The nature of how animals work suggests that all animals intrinsically have to value the lives of others if only kin. This has shaped the way our psychologies have developed, and is one of the ways in which evolutionary theory explains how we could evolve to be kind to others and have emotions that incline us to be kind to others.

Concluding thoughts

This doesn’t necessarily have to do with watches, but I wanted to set out the above to help frame the general idea of how kindness is programmed into us. Of course, I will make it about watches because that’s what I do!

You are probably familiar with the concept of “Paying it forward” – believed to have been coined by Lily Hardy Hammond in her 1916 book In the Garden of Delight; it was even made into a film. If you haven’t heard of it – it is simply an expression for describing when a beneficiary of any good deed, repays this kindness to others instead of to the original benefactor.

Now in the world of watches – we often talk about the #watchfam being amazing, and super helpful and so on – I tend to agree, but mostly when it comes to positivity and enthusiasm.

Truthfully however, when it comes to getting access to the watches themselves, only the ‘old school’ collectors are ever prepared to help other watch collectors get their hands on special, or difficult to source pieces. It’s likely due to the nature of watch values in the recent years, where mere access to an authorised dealer is now ‘currency’ because you can buy something and double your money on day 1. Its not all bad though; and I can say for sure there are still some good ones out there 🙂

It is worth remembering that the world is full of opportunists… and so-called fair-weather friends… and this is where the value of relationships comes into play. It is ideal for folks who started spending years ago when ‘hot’ watches were easy to get – but if you’re a new collector, rather than going to grovel at the authorised dealer all the time, thanking them for letting you spend your money – just build relationships with people who already have these dealer-relationships. those who do have these relationships ought to help genuine friends get watches they want.

It’s not like your dealer will sell you several 116500 Daytonas anyway, so why not introduce a friend who you KNOW isn’t a dealer or a flipper? Sure, this friend may end up out-spending you, and perhaps getting allocated hot watches ahead of you someday – but that’s where the FRIEND bit comes into play; having a pre-existing understanding will help.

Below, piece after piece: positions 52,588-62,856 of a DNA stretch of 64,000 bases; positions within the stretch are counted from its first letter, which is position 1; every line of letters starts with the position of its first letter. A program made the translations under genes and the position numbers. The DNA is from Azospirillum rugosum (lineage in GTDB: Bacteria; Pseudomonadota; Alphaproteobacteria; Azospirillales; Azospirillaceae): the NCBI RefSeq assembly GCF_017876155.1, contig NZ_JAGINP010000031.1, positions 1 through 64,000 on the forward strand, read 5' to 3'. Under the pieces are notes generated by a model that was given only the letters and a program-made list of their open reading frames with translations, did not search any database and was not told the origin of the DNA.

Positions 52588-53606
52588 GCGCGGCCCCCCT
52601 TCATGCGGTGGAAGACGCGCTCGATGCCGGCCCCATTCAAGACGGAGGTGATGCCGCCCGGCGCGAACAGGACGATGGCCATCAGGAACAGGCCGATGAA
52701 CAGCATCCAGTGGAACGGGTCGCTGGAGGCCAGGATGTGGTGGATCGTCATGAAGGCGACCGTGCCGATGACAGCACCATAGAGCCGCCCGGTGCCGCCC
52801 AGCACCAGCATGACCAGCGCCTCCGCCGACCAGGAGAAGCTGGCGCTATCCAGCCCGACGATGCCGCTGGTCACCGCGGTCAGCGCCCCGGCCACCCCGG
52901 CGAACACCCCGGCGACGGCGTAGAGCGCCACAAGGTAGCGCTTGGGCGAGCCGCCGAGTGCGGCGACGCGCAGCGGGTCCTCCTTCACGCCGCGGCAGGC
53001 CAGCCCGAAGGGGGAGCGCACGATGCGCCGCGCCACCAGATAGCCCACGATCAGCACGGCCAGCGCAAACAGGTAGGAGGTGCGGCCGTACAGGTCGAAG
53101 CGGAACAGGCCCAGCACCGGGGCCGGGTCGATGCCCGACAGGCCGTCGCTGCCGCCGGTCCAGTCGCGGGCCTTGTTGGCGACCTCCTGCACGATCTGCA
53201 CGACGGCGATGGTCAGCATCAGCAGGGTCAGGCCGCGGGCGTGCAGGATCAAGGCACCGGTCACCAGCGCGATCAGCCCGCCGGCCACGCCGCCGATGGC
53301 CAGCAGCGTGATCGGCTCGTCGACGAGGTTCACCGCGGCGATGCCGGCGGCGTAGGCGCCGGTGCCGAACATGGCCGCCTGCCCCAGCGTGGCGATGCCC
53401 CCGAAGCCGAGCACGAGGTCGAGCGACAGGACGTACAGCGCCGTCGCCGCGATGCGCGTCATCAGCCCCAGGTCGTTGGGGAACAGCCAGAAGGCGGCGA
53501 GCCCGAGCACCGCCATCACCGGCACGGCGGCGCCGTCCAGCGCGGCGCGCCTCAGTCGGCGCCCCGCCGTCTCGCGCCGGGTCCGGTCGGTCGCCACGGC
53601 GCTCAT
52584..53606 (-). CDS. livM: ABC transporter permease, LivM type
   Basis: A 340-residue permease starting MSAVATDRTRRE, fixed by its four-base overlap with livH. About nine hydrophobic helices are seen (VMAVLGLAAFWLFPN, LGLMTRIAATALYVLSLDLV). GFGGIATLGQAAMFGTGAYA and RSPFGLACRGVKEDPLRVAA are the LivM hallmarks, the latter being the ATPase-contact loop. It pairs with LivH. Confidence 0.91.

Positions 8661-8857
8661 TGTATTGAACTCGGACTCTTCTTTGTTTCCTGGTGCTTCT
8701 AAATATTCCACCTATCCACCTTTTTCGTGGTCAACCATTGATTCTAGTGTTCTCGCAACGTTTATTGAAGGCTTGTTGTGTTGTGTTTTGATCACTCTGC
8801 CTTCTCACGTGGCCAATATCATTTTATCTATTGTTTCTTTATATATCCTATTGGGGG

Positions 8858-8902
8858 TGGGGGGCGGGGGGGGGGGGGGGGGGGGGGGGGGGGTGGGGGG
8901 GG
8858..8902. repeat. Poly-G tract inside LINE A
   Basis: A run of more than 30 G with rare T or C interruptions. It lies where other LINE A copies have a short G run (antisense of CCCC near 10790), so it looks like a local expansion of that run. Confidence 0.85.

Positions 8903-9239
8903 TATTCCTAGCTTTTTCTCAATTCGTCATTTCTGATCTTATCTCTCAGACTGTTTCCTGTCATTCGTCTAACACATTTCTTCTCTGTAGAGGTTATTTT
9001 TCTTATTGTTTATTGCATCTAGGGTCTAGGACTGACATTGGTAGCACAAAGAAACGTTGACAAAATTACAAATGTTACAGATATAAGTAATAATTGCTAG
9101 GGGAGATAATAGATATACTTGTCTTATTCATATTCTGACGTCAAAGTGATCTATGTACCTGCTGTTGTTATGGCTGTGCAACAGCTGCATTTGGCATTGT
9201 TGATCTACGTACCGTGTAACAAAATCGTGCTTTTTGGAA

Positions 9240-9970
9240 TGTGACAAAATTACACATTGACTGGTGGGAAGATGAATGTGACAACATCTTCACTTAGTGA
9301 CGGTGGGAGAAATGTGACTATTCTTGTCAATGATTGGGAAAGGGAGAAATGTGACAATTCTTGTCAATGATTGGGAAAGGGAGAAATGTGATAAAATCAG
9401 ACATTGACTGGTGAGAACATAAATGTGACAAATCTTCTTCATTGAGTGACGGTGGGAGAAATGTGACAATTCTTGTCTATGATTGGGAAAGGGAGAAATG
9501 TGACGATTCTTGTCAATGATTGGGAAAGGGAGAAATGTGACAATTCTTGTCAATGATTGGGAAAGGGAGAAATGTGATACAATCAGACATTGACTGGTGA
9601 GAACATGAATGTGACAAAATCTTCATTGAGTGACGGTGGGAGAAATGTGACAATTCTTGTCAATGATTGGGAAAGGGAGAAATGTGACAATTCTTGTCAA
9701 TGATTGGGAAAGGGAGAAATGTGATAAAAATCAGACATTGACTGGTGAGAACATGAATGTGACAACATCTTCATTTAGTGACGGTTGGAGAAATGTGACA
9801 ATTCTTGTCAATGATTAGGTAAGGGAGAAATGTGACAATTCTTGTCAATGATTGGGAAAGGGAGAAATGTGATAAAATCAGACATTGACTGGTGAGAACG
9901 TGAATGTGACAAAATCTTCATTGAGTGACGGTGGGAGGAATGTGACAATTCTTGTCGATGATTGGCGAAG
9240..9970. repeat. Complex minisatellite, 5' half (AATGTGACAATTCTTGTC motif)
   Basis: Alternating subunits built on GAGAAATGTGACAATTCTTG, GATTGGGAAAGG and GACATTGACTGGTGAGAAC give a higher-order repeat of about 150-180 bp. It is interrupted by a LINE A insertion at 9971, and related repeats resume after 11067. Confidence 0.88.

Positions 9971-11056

I am not saying just open the door to any clown – provided these are actual friends, and people who you have a good relationship with, this is how we can get hot watches into the hands of genuine collectors and people who ‘deserve’ them – as opposed to having them end up on Chrono24 at 2x retail or more. This only really applies to the smaller dealers, since places like Watches of Switzerland group don’t give a damn about anything except spend history.

This post felt a bit disjointed in the end, since I was distracted several times while writing it so I lost my original flow – but here we are – I am posting it anyway!


3 Comments Add yours

  1. ellie894 says:

    I’m glad you posted it! I enjoyed it very much and the watch notes at the end are very relevant. Loving watches and being a part of that collecting family has a ‘kindness’ and a set of ‘genes’ all its own. You’ll learn more about watches from sharing your love of them with each other and that will further the family of collectors and the collecting itself. If they’re only bought up by big spenders getting and keeping there won’t be any left to aspire to and that ‘family’ of sorts will cease to exist. Thank you! ☺️

    Liked by 1 person

    1. kingflum says:

      Thanks Suzanne! I didn’t know you were that into watches 😃- how awesome 👏

      Liked by 1 person

      1. ellie894 says:

        I don’t collect fine watches myself on a big level. But I do love them. My father instilled that in me. Oh, how he adored watches! He was always on the lookout for them. ☺️👍


Leave a Reply

Fill in your details below or click an icon to log in: Logo

You are commenting using your account. Log Out /  Change )

Facebook photo

You are commenting using your Facebook account. Log Out /  Change )

Connecting to %s

This site uses Akismet to reduce spam. Learn how your comment data is processed.